As far as dishes go, this one’s a doozy. It’s embarassingly easy and I can’t even call it a recipe. It came courtesy of a friend of mine who was offloading all her food stores before going home for summer to finish off her MBA thesis. I love her! She had all these instant packet pastes her mum had lovingly individually packed and sent in a care package. Don’t you just love parcels from home? They remind me of how the boarding school girls of St Clare’s and Mallory Towers fame used to receive them and how they snuck about flouting school rules preparing for a midnight feast (I really am showing my age here). Ooo the excitement of opening the brown box and wondering what delights you’ll uncover! Back when I was a poor university student I used to get a package every Chinese New Year from home to soothe the double anguish of not being able to go home and having to study for term exams at the same time. Regular appearances were made by pineapple tarts, chocolate chip cookies, chicken floss and barbecued slices of pork (illegally undeclared. Heh) I had to resist the overwhelming temptation to stuff my face and ration my cookie supply so it would last as long as possible!
But I digress. This packet was from the Tean’s Gourmet range and all I needed to do was boil some water and add the paste in. Throw in some egg noodles, bean sprouts, kangkung (ong choy in Cantonese/water convolvulus/water morning glory), shredded chicken, prawns and you’re set for an amazing meal. I also topped mine up with boiled eggs, fried shallots and some lime juice. Heaven! Now, I’m all for making pastes from scratch and all that, but when it tastes as good and authentic and is as simple to make as this, it’s a win-win situation really.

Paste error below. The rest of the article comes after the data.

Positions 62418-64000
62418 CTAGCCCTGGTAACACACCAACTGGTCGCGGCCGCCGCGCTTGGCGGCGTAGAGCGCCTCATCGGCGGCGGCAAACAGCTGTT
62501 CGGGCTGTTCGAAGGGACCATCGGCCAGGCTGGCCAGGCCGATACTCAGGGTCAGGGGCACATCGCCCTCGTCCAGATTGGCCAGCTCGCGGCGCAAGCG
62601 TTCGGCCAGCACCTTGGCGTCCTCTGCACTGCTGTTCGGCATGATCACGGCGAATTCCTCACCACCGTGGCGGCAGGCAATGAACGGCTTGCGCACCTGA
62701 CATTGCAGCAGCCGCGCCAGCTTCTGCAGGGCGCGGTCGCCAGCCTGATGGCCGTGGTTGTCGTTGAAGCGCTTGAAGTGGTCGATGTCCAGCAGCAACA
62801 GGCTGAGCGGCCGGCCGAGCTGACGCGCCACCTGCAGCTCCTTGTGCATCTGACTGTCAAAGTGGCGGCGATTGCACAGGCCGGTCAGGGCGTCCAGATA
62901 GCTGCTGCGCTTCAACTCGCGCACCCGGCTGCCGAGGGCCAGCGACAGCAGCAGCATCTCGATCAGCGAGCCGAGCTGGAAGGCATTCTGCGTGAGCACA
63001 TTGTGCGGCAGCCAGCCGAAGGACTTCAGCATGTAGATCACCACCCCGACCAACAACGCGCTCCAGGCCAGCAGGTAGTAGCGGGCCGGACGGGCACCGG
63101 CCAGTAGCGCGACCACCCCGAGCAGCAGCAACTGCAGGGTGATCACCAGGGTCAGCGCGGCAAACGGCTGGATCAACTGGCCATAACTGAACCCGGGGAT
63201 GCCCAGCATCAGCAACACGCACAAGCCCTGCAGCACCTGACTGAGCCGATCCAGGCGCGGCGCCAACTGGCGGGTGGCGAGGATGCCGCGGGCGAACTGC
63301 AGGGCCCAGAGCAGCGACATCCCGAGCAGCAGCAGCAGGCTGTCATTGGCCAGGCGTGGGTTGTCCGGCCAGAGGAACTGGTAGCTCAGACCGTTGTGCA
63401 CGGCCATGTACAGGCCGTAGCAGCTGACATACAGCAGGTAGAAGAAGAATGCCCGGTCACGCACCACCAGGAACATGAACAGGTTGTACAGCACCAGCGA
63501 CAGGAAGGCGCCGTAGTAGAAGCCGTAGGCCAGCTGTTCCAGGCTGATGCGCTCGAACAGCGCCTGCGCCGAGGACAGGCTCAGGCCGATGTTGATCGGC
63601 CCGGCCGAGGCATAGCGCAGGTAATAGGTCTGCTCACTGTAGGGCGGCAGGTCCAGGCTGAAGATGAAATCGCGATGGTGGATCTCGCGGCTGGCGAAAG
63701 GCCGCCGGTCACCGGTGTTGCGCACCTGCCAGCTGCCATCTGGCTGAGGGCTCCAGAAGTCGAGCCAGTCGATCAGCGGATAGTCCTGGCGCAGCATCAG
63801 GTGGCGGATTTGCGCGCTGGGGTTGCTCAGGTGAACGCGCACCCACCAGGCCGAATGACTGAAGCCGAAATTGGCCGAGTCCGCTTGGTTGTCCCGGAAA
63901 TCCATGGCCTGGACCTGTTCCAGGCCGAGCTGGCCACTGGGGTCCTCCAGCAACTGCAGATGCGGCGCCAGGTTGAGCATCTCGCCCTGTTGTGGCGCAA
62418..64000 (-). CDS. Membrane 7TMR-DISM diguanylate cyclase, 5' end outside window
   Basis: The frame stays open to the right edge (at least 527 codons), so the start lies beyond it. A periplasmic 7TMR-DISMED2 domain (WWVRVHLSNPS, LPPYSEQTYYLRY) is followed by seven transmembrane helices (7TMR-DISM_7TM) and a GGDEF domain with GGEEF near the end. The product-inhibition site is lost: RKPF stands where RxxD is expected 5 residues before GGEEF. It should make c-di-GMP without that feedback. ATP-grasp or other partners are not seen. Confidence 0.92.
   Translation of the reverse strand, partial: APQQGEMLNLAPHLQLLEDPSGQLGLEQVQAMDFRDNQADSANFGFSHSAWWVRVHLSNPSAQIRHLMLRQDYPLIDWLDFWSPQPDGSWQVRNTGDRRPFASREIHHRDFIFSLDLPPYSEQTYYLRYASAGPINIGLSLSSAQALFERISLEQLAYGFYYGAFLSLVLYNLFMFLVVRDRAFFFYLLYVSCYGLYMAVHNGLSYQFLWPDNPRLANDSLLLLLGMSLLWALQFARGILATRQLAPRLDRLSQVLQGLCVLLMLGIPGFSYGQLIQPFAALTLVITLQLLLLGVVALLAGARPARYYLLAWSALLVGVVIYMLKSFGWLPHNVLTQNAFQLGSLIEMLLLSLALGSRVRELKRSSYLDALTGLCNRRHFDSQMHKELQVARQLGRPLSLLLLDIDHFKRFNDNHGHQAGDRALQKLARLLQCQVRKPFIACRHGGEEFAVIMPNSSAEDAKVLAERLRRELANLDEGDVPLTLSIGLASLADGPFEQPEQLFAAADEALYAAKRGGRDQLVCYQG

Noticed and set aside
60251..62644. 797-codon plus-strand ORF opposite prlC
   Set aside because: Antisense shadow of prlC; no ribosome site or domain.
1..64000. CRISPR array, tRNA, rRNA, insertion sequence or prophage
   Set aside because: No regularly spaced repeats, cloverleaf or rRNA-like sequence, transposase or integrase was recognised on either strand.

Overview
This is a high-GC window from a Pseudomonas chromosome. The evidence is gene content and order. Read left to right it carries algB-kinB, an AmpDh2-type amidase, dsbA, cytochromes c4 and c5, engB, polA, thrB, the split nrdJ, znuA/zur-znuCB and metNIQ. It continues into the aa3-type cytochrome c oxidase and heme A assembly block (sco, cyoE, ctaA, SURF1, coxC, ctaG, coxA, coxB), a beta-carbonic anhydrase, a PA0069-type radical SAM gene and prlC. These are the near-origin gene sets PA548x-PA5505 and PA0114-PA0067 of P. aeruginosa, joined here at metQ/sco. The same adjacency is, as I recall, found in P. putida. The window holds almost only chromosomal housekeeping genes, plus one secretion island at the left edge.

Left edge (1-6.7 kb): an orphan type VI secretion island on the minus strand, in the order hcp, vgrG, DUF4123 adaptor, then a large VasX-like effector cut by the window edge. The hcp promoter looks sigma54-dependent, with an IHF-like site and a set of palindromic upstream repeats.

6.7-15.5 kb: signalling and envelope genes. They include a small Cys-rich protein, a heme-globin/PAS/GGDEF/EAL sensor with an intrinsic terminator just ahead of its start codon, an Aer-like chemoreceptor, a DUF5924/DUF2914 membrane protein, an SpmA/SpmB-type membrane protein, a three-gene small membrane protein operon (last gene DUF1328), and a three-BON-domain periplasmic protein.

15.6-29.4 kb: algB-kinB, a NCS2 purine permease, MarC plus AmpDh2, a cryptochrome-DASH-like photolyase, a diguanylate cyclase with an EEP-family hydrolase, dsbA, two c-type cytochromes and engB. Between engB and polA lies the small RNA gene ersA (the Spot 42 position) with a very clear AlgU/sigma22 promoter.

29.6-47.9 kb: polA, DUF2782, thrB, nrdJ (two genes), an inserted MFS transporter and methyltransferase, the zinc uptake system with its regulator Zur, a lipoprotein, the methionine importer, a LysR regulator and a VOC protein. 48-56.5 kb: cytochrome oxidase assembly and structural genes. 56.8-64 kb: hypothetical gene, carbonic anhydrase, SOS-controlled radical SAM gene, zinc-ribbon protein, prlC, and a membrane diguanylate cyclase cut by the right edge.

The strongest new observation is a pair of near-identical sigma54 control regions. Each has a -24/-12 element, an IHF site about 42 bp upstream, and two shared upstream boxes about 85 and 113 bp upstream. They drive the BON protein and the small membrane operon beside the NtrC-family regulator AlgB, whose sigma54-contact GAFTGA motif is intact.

What I’m really chuffed about is how well my boiled eggs turn out! (just about the only other bit of this dish I ‘cooked’) The white is firm and the yolk has reached this equilibrium of gooey-ness and state of set-ness. I’ve refined my technique to this: Bring water to a boil. Lower egg gently into water and let bubble away merrily for 4.5 to 5 minutes. My eggs are usually on the smaller side of medium, so I aim for somewhere in between. If you use large eggs, I would err for closer to the 5 minute mark. Don’t knock the half minute, it makes a world of difference. I was watching Nigella Kitchen the other day and she was espousing her boiled egg technique: Put egg in cold water and let boil for 1 minute. Switch off fire and let egg stand for 10 minutes in the hot water. Voila, perfect boiled egg! More like overboiled in my case, but it might have been something to do with letting it boil for 2 minutes and letting it stand for 11 minutes. Also, my eggs were smaller than hers. Insert dirty joke comparing Nigella’s voluptuousness with my lack thereof. My egg yolks even had that horrible outer green tinge. I was horrified!
Prawn noodles are also called Hokkien noodles and are commonly served in Penang, Malaysia. Obviously it’s also available in other parts of the country, but the best ones are still in that gastronomic island up north. Not to be confused with the KL (Kuala Lumpur) version which is fried in a dark soya sauce, these noodles are gloriously soaked in a flavoursome broth derived from boiled prawn heads and shells.
Oh and my friend? Lucky girl got a job in London and she’s moved down south. I still have her food packets though!
Edit: I recently tried boiling eggs within the timings I specified above and cut through a terribly runny yolk. The lightbulb moment came after some puzzled ruminations (both silent and out loud) – those were the times I used for eating whole boiled egg with soy sauce! I would probably add a couple of minutes, so around 6.5 to 7 mins to get egg yolks that are almost-just set. And why is it that an egg will cook no further in boiling water after being shelled?